Donald Trump wants you to dress like a woman. At least if you work for him.
Sources from Trump’s campaign explained that the new president places a huge emphasis on appearances (surprise?). This White House dress code seems to be culturally enforced down fairly rigid gender lines – women in dresses (preferably) and men in suits with ties. Of particular note, the sources say that the president prefers for the women on his team to “dress like women.”
The internet had a few responses to this logic, many of which were total gems and are currently trending under the hashtag, #DressLikeAWoman….
— Charie D. La Marr (@PersiHellecat) February 3, 2017
We hope Donald Trump approves of Senator Duckworth’s outfit.
Doesn’t get any more womanly, than breaking down cultural glass ceilings, does it Ladies?
— Melissa Hanham (@mhanham) February 2, 2017
And….. #RBG for the win. Because Yaasssss, this is exactly how a woman should dress when she appears in the highest court in the nation. As do her male counterparts.
The source goes on to say that these dress codes are preferential, but that most woman feel pressured to wear dresses to impress the President (leaving the quality of their work to be secondary. Because this is still 1962 and we all live in the world of Mad Men).
Although women are allowed to wear jeans, they have to look “neat and orderly” at all times. That last part doesn’t sound so bad. After all, looking professional when you have a job at the White House seems like a no brainer. However, there’s a big difference between asking your employees to dress professionally and asking your employees to look like their gender.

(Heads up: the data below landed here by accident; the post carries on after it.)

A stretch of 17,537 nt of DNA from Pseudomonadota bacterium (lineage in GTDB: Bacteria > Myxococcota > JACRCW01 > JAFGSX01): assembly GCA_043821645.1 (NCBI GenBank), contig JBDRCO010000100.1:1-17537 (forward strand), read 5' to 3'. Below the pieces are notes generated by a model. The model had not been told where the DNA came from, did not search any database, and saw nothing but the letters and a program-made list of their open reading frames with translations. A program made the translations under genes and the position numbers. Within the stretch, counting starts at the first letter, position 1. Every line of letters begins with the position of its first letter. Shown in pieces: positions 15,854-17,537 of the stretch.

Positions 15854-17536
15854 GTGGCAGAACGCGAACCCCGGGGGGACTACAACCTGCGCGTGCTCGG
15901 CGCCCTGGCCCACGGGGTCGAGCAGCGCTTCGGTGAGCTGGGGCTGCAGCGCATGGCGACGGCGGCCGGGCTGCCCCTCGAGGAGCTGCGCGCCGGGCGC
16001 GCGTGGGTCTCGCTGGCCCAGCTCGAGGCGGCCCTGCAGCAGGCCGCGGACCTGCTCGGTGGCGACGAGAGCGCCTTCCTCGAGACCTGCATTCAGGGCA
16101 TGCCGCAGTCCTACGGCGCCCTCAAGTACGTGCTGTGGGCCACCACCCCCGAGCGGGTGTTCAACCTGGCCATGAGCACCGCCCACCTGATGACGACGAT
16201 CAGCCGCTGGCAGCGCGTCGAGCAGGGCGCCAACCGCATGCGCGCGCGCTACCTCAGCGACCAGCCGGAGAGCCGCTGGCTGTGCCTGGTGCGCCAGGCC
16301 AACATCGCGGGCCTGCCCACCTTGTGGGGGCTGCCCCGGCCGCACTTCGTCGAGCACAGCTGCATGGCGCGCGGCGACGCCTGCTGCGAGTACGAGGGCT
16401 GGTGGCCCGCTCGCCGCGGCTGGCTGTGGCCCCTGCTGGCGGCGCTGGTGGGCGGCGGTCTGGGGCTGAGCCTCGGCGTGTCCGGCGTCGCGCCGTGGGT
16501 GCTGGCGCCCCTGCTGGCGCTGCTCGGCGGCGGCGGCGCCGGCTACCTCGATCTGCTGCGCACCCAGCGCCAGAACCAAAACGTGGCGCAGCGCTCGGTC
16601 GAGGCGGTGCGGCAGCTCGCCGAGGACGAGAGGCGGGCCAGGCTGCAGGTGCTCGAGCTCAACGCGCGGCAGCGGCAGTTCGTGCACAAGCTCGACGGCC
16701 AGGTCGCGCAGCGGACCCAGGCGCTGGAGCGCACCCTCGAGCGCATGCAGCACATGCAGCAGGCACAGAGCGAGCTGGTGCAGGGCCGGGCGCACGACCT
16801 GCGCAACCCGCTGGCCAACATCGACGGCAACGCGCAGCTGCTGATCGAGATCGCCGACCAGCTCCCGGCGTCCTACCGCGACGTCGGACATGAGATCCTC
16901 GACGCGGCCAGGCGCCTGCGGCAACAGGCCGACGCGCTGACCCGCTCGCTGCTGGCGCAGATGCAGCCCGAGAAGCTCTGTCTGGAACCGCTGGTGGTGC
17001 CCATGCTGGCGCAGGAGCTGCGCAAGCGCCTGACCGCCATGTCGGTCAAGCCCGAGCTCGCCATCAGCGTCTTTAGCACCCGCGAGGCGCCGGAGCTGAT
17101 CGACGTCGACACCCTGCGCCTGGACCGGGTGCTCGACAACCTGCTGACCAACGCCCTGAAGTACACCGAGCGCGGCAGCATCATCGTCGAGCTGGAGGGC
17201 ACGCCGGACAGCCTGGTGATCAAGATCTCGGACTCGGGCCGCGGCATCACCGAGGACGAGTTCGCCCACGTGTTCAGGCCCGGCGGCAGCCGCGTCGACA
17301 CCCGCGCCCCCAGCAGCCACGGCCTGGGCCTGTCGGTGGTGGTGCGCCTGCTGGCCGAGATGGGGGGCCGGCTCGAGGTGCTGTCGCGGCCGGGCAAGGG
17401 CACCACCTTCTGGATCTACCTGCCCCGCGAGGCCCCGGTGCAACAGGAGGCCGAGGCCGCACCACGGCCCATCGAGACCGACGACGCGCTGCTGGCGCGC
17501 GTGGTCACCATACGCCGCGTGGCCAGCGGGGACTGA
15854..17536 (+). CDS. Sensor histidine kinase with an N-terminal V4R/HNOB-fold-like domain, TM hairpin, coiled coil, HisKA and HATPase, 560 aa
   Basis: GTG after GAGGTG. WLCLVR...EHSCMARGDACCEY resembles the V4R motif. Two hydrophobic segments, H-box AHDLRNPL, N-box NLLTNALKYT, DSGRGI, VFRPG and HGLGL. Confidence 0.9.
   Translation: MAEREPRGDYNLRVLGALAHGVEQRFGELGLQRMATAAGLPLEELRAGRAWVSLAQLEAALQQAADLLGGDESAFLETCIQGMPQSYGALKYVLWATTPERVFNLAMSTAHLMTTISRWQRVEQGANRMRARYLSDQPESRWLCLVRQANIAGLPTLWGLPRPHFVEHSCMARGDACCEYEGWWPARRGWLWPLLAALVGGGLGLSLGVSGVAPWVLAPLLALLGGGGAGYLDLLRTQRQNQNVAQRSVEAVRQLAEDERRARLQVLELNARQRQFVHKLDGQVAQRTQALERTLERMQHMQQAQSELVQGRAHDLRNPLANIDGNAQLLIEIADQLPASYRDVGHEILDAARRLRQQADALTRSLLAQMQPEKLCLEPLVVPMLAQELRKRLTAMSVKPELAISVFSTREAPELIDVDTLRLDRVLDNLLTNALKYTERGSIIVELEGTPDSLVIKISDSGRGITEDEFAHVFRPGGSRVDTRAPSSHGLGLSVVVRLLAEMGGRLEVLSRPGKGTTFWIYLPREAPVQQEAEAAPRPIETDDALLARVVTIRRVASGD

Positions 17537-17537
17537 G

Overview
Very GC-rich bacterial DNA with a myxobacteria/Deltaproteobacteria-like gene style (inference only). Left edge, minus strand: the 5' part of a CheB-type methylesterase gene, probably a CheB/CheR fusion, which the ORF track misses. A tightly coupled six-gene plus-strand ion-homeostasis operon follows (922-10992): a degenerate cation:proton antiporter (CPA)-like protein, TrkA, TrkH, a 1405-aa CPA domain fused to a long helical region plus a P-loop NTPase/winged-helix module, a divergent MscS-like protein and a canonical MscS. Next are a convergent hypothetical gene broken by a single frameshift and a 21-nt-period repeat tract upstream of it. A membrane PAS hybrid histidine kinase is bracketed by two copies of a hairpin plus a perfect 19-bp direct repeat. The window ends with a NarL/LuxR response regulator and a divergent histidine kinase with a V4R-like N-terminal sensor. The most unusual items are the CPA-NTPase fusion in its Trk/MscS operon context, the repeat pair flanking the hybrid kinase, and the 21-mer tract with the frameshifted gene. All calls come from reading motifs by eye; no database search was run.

The Equal Employment Opportunity Commission states that “in general, an employer may establish a dress code [that] applies to all employees or employees within certain job categories.”
This doesn’t mean Trump’s cabinet can show bias on the basis of gender-based stereotypes, which is illegal and constitutes as sex discrimination. But I guess we will have to wait to see if that plays out on Trump’s staff, though certainly, his team seems to literally be upholding appearances, in large part because they know how severe Trump’s backlash can be.
Trump is also asking his male staffers to look and dress the part. Sources said that male employees have to have a certain look, be sharply dressed, have good stature, and cater to Trump’s obsession with ties (which should preferably come from Trump’s own collection or Armani, though you can get away with Brooks Brothers).
Ummmmm…whatever happened to draining the elitist swamp, again?
According to Axious, the original syndication which broke the story, Trump is obsessed with people on his team looking the part – even when it comes to making major decisions over cabinet picks. Aids told the outlet that, “Mitt Romney looked like a secretary of State, so his stock rose. He went with the more commanding Rex Tillerson. Gary Cohn, Trump’s swaggering economic adviser, was an instant hit because he carried himself like someone to reckon with.”
The only person allowed to bypass this clothing regiment is Steve Bannon, who the source claims, gets a pass on the appearance rule because “Steve is Steve.”
Yes, we’re aware.
— Stonekettle (@Stonekettle) February 3, 2017
Image is central to the president whose years in the spotlight and natural instinctiveness for visual imagery have factored into his success, though he himself has not always played into these rules.
Just a few days ago, men’s magazine GQ gave Donald Trump his very own makeover, citing the president’s own lack of wardrobe sense as a reason to revamp his look into something more ‘presidential’. You can check out what Donald Trump might look like if he lived by the rules he set for his own staff in the video below. Now that we’ve sorted Trump’s look into being more presidential, maybe we can work on, you know…everything else.